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Open Access Research article

Blueprint for a minimal photoautotrophic cell: conserved and variable genes in Synechococcus elongatus PCC 7942

Luis Delaye12, Carmen M González-Domenech13, María P Garcillán-Barcia4, Juli Peretó15, Fernando de la Cruz4 and Andrés Moya16*

Author Affiliations

1 Institut Cavanilles de Biodiversitat i Biologia Evolutiva, Universitat de València, Valencia, Spain

2 Departamento de Ingeniería Genética CINVESTAV-Irapuato, Km. 9.6 Libramiento Norte, Carretera Irapuato-León, 36821 Irapuato, Guanajuato, México

3 Facultad de Farmacia, Universidad de Granada, Granada, Spain

4 Departamento de Biología Molecular e Instituto de Biomedicina y Biotecnología de Cantabria (IBBTEC), Universidad de Cantabria-CSIC-IDICAN, Santander, Spain

5 Departament de Bioquimica i Biologia Molecular, Universitat de València, València, Spain

6 Departament de Genètica, Universitat de València, València, Spain

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BMC Genomics 2011, 12:25  doi:10.1186/1471-2164-12-25

Published: 12 January 2011

Abstract

Background

Simpler biological systems should be easier to understand and to engineer towards pre-defined goals. One way to achieve biological simplicity is through genome minimization. Here we looked for genomic islands in the fresh water cyanobacteria Synechococcus elongatus PCC 7942 (genome size 2.7 Mb) that could be used as targets for deletion. We also looked for conserved genes that might be essential for cell survival.

Results

By using a combination of methods we identified 170 xenologs, 136 ORFans and 1401 core genes in the genome of S. elongatus PCC 7942. These represent 6.5%, 5.2% and 53.6% of the annotated genes respectively. We considered that genes in genomic islands could be found if they showed a combination of: a) unusual G+C content; b) unusual phylogenetic similarity; and/or c) a small number of the highly iterated palindrome 1 (HIP1) motif plus an unusual codon usage. The origin of the largest genomic island by horizontal gene transfer (HGT) could be corroborated by lack of coverage among metagenomic sequences from a fresh water microbialite. Evidence is also presented that xenologous genes tend to cluster in operons. Interestingly, most genes coding for proteins with a diguanylate cyclase domain are predicted to be xenologs, suggesting a role for horizontal gene transfer in the evolution of Synechococcus sensory systems.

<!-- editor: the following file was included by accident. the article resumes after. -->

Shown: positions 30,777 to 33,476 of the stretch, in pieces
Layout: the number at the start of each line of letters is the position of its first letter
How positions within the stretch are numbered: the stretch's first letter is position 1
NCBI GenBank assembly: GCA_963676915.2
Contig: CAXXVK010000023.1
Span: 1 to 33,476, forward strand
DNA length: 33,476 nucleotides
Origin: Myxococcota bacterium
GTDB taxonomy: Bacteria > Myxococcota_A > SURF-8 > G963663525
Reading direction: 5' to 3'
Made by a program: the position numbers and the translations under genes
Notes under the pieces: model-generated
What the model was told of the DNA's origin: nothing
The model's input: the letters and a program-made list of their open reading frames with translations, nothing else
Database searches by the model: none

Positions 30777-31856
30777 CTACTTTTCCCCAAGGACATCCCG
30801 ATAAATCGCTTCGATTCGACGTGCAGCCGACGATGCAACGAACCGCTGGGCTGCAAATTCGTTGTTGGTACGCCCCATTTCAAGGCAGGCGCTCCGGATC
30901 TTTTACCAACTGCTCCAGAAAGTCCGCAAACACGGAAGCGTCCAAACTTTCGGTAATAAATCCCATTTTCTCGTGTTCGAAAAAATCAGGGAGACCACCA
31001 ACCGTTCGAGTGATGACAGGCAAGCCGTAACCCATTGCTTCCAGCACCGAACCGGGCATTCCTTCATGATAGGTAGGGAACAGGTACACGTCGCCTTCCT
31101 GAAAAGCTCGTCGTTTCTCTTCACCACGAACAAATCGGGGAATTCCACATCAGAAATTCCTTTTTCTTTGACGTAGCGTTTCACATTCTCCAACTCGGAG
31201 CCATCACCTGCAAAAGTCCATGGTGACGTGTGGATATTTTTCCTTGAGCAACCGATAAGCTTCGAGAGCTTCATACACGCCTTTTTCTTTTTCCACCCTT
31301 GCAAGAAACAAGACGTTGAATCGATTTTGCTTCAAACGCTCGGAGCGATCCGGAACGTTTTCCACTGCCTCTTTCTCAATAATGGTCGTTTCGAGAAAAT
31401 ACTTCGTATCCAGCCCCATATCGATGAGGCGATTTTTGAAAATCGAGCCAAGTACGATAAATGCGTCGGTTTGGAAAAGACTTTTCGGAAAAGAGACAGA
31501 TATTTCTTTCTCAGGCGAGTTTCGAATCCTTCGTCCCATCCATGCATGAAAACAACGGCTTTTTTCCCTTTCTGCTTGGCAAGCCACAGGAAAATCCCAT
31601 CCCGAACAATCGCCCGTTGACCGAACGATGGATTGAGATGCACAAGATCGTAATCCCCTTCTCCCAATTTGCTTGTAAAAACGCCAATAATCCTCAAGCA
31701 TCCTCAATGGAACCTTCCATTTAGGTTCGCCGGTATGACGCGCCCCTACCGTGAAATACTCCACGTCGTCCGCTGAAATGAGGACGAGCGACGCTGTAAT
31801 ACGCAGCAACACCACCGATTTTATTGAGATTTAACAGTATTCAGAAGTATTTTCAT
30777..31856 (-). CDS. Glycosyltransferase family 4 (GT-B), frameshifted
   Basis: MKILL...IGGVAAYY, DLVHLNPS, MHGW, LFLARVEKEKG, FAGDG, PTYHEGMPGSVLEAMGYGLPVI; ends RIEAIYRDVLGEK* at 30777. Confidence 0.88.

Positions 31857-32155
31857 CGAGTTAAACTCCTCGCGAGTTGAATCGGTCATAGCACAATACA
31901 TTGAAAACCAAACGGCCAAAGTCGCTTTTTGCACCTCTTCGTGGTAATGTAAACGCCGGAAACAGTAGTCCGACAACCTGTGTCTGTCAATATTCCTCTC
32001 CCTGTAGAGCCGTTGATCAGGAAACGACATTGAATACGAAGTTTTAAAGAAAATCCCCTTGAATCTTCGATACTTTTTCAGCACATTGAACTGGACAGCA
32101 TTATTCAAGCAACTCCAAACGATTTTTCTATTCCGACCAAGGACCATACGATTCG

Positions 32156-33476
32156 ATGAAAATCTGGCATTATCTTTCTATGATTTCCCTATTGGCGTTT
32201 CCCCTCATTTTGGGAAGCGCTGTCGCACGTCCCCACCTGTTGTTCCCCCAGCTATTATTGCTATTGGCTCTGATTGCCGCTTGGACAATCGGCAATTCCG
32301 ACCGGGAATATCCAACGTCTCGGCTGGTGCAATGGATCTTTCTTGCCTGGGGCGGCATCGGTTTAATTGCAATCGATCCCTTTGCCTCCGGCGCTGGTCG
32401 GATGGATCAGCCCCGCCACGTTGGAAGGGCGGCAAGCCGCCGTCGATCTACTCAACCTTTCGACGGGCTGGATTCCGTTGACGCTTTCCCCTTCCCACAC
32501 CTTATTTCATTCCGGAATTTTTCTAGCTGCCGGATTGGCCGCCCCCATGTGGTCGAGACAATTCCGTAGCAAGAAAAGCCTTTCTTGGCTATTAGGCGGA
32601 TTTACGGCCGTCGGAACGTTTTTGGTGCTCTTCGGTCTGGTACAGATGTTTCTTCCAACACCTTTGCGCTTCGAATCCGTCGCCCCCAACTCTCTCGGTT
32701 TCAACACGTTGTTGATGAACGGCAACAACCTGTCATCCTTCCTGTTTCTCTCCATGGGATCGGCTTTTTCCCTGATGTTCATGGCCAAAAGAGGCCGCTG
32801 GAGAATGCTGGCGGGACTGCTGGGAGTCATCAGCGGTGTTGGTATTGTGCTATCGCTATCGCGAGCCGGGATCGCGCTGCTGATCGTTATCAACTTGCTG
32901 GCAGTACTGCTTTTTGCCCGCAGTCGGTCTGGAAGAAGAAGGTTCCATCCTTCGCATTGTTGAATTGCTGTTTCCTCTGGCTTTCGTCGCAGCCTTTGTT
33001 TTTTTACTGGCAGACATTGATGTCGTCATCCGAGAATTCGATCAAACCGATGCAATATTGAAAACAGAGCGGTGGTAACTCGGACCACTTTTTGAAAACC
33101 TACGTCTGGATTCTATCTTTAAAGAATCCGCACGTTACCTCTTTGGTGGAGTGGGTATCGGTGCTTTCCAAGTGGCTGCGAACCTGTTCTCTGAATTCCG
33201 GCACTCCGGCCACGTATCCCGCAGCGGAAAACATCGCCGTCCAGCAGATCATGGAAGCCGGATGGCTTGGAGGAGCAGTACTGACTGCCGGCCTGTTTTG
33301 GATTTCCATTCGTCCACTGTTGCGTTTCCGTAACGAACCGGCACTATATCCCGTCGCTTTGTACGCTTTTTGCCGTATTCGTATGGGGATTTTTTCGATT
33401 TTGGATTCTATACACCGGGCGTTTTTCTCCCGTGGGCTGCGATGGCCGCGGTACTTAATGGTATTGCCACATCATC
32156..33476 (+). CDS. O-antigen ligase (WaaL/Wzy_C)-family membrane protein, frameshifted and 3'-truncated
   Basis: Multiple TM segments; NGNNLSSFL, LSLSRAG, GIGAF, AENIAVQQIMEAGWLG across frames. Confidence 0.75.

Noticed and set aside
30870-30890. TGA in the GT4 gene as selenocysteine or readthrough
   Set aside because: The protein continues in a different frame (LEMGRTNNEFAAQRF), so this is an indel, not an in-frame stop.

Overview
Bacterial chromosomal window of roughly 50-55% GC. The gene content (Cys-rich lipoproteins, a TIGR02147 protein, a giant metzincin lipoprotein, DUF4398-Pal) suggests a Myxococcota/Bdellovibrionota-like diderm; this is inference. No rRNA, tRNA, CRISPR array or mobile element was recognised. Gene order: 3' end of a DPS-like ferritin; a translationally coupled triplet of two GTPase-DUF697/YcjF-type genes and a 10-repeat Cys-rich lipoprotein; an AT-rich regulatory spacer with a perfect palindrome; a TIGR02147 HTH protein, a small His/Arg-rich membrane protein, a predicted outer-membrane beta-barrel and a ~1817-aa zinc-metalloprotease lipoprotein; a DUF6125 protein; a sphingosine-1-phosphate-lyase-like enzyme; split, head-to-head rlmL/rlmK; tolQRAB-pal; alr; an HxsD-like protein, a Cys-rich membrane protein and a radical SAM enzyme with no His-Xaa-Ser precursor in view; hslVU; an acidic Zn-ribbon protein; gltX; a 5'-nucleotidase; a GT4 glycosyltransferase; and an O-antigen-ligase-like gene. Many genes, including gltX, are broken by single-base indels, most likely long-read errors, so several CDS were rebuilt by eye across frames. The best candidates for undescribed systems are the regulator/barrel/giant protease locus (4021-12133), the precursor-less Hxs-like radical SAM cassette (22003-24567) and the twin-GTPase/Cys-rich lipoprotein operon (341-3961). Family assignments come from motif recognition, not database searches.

Conclusions

Our estimates of genomic islands in PCC 7942 are larger than those predicted by other published methods like SIGI-HMM. Our results set a guide to non-essential genes in S. elongatus PCC 7942 indicating a path towards the engineering of a model photoautotrophic bacterial cell.